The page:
Over the past years, few African countries have been the focus of discussions and analyses generating a vast array of literature as much as Zimbabwe. The socioeconomic and political crises since the turn of the century have deeply transformed the country from the ideals of a vibrant freshly independent nation just two decades earlier. These transformations have necessitated the call for the restructuring of Zimbabwean society, polity, and economy. But this literature remains exclusively within the realm of academic thinking and theorising, with no concerted effort to move beyond this by explicitly drawing out the policy implications.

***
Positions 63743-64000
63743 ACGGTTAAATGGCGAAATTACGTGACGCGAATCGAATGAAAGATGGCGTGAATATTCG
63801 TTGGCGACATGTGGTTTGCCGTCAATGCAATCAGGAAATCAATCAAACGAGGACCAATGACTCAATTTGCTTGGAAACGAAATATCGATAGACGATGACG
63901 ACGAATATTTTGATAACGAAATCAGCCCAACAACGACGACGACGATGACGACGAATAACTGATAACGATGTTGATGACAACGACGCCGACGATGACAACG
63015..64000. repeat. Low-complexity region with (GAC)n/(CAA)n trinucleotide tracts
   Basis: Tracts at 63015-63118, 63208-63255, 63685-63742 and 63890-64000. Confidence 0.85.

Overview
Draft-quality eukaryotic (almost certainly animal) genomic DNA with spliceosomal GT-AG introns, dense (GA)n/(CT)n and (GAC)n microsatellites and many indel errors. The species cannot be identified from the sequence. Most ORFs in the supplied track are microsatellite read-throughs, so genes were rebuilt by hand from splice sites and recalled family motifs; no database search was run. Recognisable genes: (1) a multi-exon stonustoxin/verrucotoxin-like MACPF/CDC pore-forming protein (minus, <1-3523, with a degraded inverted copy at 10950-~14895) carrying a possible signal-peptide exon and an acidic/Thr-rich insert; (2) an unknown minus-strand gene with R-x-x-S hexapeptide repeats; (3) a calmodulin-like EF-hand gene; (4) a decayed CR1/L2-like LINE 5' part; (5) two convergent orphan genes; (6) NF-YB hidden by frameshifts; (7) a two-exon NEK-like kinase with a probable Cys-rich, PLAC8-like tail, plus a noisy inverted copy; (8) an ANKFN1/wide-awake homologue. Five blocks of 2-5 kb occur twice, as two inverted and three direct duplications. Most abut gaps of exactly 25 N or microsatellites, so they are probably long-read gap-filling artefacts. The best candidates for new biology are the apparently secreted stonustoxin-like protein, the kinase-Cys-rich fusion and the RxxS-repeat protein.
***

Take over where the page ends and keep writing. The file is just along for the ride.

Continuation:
Beyond the Crises: Zimbabwe's Prospects for Transformation is a welcome addition to the academic and policy literature with a much broader and all-embracing focus in terms of policy interventions. By focusing on different aspects of social and economic justice, Murisa and Chikweche go beyond initiating a broad discussion on these two key pillars of human development with a view to suggesting possible future directions of practical solutions and policy development for the attainment of inclusive social and economic justice for Zimbabweans.